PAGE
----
Saturday 21 July 2018

100 years of weather data can give picture of climate change

Alana Phelan enjoys the sunny weather in Galway’s Eyre Square. Picture: Xposure
Alana Phelan enjoys the sunny weather in Galway’s Eyre Square. Picture: Xposure
Paul Melia

Paul Melia

More than 100 years of daily weather records will become available electronically to help produce an accurate picture as to how our climate is changing.

The Central Statistics Office (CSO) and Met Éireann are digitising hand-written paper records dating back to the 1830s and up to 1959 which set out daily rainfall, temperature, air pressure, humidity, wind and other indicators.

The information is already available from 1959, but a complete weather record will help assess how climate change is impacting on our weather systems. Daily data will help shed light on why one particularly wet day resulted in flooding, while a similar level of rainfall on another occasion did not.

Researchers say the secret lies in the days preceding the heavy rain.

"If you have a day of very heavy rain, what you really need to know is what were the ground conditions from a week before," senior statistician at the CSO Gerry Brady said.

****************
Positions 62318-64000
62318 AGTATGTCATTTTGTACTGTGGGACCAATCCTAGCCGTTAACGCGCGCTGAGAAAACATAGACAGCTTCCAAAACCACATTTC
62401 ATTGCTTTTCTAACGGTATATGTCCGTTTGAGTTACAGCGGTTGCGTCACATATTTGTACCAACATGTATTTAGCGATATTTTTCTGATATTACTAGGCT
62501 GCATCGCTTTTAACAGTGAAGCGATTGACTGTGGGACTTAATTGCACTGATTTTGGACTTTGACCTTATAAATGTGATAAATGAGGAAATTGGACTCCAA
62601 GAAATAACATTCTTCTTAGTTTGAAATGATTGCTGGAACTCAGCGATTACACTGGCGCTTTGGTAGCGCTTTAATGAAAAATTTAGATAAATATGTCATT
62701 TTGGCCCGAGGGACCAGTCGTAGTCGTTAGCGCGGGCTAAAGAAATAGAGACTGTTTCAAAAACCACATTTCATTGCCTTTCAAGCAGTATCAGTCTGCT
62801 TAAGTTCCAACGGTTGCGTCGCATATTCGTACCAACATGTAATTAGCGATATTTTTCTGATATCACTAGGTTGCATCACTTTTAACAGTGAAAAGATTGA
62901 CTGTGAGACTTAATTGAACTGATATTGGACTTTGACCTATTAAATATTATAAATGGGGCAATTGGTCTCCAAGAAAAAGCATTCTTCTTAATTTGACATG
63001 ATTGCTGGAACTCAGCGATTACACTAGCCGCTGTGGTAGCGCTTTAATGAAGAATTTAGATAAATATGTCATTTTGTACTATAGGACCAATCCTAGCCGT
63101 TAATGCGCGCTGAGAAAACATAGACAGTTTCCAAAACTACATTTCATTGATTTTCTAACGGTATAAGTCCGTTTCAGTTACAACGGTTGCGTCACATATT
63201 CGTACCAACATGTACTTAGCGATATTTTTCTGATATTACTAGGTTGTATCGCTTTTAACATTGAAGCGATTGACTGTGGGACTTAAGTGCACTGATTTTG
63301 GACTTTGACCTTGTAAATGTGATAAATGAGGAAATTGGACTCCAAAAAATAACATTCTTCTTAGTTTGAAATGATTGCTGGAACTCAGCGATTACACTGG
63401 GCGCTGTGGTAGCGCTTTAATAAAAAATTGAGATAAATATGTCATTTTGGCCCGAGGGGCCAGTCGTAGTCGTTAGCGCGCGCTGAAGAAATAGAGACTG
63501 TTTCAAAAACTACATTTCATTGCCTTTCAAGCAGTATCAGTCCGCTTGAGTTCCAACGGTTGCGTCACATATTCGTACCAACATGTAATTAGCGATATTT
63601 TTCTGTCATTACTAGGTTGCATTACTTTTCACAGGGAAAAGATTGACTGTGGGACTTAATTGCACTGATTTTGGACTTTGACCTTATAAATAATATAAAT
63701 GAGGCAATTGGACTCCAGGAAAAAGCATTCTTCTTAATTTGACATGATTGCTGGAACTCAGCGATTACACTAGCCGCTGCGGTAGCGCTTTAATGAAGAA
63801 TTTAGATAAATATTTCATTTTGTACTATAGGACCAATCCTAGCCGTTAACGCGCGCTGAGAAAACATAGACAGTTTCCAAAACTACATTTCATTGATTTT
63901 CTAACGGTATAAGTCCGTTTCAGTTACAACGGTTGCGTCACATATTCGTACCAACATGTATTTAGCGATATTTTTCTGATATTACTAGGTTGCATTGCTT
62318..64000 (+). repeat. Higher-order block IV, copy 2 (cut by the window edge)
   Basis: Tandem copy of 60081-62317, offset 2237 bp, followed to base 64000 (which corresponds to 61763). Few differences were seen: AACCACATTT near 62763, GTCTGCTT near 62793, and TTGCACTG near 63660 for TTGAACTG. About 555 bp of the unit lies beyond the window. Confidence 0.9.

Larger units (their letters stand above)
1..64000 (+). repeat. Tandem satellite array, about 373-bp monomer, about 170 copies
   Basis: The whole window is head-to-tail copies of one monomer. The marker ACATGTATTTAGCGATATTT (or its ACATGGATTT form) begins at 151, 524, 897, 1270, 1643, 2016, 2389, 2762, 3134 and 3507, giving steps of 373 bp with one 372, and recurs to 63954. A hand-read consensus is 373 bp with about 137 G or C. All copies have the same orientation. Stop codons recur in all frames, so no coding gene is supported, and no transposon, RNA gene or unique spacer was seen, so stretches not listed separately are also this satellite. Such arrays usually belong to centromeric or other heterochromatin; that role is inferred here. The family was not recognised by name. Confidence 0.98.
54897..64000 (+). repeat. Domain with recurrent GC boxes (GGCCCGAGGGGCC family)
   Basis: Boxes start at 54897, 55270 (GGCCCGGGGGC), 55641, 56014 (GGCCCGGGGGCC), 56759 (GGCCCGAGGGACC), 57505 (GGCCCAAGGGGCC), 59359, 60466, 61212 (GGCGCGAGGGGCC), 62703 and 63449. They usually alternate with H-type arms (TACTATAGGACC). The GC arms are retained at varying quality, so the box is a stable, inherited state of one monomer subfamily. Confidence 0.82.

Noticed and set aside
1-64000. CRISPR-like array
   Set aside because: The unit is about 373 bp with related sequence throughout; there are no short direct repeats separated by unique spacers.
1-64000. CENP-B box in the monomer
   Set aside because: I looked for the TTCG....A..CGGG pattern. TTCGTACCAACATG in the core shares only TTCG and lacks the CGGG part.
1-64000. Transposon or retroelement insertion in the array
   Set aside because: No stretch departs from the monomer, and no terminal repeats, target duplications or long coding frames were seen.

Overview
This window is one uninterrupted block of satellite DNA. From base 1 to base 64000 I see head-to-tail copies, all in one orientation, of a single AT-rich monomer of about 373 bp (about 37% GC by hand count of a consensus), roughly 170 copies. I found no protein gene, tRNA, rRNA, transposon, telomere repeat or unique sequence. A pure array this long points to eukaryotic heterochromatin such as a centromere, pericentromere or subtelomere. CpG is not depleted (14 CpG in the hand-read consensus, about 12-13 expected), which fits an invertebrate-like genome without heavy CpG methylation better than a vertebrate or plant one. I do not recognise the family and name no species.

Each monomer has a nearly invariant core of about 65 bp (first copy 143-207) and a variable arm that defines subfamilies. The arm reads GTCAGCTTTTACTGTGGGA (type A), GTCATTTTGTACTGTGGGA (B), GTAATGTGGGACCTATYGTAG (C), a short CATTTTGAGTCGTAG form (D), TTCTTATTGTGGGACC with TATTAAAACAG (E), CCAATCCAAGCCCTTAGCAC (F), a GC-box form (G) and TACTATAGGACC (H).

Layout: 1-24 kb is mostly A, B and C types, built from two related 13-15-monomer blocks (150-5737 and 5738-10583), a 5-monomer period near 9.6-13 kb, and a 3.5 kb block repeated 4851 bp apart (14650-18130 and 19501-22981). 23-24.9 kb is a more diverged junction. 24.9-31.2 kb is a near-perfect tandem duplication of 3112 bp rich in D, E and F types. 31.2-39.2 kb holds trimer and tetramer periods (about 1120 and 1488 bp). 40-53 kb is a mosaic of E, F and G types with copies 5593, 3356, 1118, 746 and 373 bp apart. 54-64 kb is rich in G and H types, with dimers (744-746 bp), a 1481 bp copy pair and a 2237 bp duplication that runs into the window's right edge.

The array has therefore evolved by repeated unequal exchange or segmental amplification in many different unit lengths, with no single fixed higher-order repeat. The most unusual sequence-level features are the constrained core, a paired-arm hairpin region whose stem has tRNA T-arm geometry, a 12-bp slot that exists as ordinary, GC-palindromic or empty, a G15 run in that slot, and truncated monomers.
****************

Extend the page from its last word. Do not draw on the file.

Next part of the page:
"If it was very dry, the land would soak up a lot of the rain so it might not lead to flooding. But if the ground was wet, it could cause flooding. You need the daily data to understand when flooding might or might not happen."

Changes in our weather patterns can impact on the length of the growing season, heighten the risk of flooding and impact on human health due to heat waves or cold spells.

An added bonus of the project is that the age of the records means scientists can research if weather patterns changed after people began taking foreign holidays and as mass car ownership took hold.

"In the 1960s and 1970s, people began to go to Spain and America and drive cars. The period we don't have daily data for is when there wasn't so many cars or aeroplanes, so it (weather) was less influenced by humans," Mr Brady added.

Chief climate scientist at the Environmental Protection Agency, Frank McGovern, said an analysis of rainfall records has already been undertaken by Maynooth University, and the World Meteorological Organisation and UN were both encouraging countries to make historical weather records available for analysis.

Irish Independent

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